Archaeologists in Egypt have uncovered over 50 wooden coffins and mummies which date back to over 3,000 years in an ancient temple near Cairo.
The new treasures were found at the Saqqara necropolis, south of Cairo, which makes up part of the necropolis at Memphis, the ancient capital of Egypt.
With cooperation between the Antiquities Ministry and the Zahi Hawass Centre at the Bibliotheca Alexandrina, archaeologists uncovered 22 burial wells which contain 54 coffins that date back to the New Kingdom, which ruled Egypt between about 1570 BC and 1069 BC.
Most of the coffins displayed scenes of Gods that were worshipped at the time, with the discovery marking the first-time coffins dating back 3,000 years have been found in the Saqqara region.
The new discovery has helped archaeologists determine that the Saqqara area must have been used for burial purposes during both the New Kingdom as well as the Late Period.
Egypt’s former antiquities minister Zahi Hawass, revealed that experts also found a four-metre-long papyrus which included texts from the Book of the Dead; a compilation of ancient spells aimed at directing the dead through ancient Egypt’s underworld.
Located at depths of 40 feet, the burial wells also contained games from ancient times, of which one is similar to modern chess, as well as statues of Anubis and wooden funerary masks.
While commenting on the finds, Hawass said the discoveries will ‘rewrite the history of Saqqara and the New Kingdom’.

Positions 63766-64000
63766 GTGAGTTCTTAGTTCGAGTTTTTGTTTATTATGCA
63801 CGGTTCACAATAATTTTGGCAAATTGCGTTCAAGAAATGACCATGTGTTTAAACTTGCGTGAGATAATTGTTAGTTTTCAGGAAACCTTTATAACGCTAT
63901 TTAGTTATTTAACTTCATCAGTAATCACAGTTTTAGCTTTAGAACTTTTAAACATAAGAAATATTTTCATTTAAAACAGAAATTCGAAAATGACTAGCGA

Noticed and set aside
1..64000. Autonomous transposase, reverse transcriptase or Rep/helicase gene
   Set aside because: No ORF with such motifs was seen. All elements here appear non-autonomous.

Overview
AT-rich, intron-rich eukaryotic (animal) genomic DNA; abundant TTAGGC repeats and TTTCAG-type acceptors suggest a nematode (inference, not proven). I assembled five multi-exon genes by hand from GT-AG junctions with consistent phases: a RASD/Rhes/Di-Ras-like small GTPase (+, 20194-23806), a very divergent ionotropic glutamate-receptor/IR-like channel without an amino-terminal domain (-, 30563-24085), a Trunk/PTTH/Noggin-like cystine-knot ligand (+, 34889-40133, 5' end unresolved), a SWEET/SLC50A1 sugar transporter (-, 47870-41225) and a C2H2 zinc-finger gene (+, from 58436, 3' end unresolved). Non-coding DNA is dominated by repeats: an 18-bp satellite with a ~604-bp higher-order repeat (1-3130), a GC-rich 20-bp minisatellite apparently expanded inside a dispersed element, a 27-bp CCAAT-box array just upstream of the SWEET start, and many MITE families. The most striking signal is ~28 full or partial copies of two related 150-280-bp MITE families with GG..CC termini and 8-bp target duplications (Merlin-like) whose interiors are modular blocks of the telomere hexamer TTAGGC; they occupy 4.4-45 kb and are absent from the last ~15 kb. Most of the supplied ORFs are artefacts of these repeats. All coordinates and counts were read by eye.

In the process of work close to the Pyramid of Teti, archaeologists also unearthed the temple of Queen Neit, wife of King Teti, who was the first king of the Sixth Dynasty that ruled Egypt from 2323 BC until 2150 BC.
A statement released on Facebook read “…These discoveries will rewrite the history of this region, especially during the 18th and 19th dynasties of the New Kingdom, during which King Teti was worshiped, and the citizens at that time were buried around his pyramid.
The mission confirmed that the entrance to the Saqqara region in the New Kingdom was through this area.
The mission discovered the funerary ancient temple of Queen [Neit], the wife of King Teti, part of which was already uncovered in the years prior.”
Three mud-brick warehouses, thought to have stored temple provisions, offerings and tools for the queen’s tomb, were found attached to Queen Neit’s temple.
While reaffirming Saqqara as an important tourist and cultural destination, Hawass described the find as the most important archaeological discovery this year. Hawass told reporters that 70% of the new
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